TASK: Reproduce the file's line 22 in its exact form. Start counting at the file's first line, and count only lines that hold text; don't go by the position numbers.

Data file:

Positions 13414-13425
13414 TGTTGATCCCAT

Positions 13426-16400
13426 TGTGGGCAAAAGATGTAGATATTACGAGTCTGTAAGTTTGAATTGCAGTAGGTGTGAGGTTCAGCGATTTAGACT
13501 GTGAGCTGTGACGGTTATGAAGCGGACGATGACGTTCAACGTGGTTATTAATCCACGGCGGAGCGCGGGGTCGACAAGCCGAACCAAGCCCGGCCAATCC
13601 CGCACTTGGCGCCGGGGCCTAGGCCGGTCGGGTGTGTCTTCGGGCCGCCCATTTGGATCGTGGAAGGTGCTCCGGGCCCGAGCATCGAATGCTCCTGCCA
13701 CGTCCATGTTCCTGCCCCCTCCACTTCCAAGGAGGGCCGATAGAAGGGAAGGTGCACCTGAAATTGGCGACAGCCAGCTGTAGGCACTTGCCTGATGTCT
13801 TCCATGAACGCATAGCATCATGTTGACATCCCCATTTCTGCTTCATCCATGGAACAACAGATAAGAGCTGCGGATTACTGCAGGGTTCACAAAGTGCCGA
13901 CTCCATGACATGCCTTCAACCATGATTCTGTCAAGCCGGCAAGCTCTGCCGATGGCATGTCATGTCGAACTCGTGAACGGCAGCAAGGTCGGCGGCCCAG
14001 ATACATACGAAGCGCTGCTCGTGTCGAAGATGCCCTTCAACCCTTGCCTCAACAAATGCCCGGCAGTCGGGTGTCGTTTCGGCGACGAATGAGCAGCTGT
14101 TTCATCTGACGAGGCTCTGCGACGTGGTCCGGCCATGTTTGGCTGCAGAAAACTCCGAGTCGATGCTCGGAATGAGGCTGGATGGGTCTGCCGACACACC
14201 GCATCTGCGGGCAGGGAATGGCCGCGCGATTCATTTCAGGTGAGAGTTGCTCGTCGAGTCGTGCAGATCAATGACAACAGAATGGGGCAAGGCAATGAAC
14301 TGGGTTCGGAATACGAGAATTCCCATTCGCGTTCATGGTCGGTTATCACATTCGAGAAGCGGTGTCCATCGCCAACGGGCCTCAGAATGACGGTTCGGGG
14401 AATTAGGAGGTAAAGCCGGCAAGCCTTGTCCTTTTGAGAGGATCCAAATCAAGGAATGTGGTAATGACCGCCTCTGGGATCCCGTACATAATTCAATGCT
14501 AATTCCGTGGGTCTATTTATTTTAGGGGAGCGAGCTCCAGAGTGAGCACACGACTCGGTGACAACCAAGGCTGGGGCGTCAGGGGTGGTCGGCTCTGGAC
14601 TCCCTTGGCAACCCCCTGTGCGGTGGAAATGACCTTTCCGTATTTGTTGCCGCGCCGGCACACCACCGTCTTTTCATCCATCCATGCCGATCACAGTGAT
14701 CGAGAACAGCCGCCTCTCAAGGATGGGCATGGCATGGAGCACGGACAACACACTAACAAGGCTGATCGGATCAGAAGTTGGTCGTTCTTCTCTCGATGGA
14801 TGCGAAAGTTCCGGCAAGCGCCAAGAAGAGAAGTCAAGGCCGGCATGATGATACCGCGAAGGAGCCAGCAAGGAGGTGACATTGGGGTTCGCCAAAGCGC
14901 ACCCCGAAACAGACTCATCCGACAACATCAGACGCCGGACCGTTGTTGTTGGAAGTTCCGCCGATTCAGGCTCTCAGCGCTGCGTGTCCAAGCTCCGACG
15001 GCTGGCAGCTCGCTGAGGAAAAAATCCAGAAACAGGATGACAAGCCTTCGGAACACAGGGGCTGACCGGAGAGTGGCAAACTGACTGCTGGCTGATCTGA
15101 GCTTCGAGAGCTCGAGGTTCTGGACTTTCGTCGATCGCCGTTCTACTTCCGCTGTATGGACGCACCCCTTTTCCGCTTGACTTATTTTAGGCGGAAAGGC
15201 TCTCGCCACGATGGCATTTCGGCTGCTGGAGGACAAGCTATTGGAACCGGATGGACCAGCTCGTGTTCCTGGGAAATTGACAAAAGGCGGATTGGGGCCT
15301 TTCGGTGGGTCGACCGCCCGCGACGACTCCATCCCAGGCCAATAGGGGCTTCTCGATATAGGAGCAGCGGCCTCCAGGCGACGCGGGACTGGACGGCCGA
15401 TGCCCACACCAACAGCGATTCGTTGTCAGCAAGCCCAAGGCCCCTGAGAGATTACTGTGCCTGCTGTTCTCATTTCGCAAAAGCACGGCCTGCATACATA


15201 TCTCGCCACGATGGCATTTCGGCTGCTGGAGGACAAGCTATTGGAACCGGATGGACCAGCTCGTGTTCCTGGGAAATTGACAAAAGGCGGATTGGGGCCT